MSF works in all of those places, with more than 32,000 staff in 67 countries last year. Founded in 1971 and largely privately funded, it provides independent humanitarian aid while bearing witness to what it sees on the ground.
Liu only became international president in October 2013. It seems an understatement to say it’s been a tough first year on the job. “It has hijacked all my life,” she laughs. When thinking about how best to describe it, three words keep coming back to her. Challenging — there have been so many places needing attention. Overstretched — the whole sector has reached its limits. And gap — a hole has been exposed in people’s ability to respond. “We’ve been running behind a train that is moving faster than the response has been in west Africa since the beginning,” she says.
Liu was born in Quebec, Canada to Chinese immigrant parents. For her, MSF is a calling. As a teenager she read a book by a French doctor about his time with the organisation and that was that. “I remember reading that when I was young and saying, ‘Oh my god, this is a real life,’” she says. After her medical training she volunteered with the organisation repeatedly, spending time in the field from Darfur to Haiti and heading the Canadian branch. The opposite of self-promoting, she shows little interest in her own achievements: “I find myself a bit boring because I somehow always wanted to be MSF.”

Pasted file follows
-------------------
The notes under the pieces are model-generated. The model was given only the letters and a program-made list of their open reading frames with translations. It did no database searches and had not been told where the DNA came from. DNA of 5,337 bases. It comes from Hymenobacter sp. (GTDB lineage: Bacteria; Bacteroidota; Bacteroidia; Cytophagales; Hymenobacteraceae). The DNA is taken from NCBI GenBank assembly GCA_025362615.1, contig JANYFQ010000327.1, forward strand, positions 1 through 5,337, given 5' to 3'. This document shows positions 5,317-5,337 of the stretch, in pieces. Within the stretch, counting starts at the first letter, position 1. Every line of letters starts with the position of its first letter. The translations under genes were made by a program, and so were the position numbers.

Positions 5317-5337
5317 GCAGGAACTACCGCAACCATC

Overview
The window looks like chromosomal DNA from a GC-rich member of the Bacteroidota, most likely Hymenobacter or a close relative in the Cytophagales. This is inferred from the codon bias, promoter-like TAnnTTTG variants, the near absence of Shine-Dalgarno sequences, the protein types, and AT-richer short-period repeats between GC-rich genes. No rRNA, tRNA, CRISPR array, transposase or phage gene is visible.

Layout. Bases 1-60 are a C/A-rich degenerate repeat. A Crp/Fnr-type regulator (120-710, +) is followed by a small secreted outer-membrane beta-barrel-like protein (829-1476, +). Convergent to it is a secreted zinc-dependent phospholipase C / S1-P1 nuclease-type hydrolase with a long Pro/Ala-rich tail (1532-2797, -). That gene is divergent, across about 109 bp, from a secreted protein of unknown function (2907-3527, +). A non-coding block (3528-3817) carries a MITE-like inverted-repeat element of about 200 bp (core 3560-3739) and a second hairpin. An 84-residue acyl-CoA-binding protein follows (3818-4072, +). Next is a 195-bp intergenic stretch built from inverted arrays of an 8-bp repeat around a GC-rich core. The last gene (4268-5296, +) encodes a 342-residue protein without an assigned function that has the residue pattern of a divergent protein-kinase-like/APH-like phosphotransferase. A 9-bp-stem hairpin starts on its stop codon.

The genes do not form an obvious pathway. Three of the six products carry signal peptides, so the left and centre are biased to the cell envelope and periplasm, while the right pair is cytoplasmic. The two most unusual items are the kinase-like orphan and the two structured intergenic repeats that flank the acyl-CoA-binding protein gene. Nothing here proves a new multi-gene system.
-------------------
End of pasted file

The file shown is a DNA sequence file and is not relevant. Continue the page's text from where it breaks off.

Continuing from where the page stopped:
Boring is not the word most would use to describe someone whose work, this year alone, has seen her travel to Syria, the CAR, Myanmar, the DRC and Sierra Leone among other countries, not to mention multiple trips to the UN and Montreal, where much of her life remains. Liu is a force to be reckoned with: the words flow out of her, punctuated only by the occasional “how you say” as she pauses to allow her French-English translation skills time to catch up with her brain.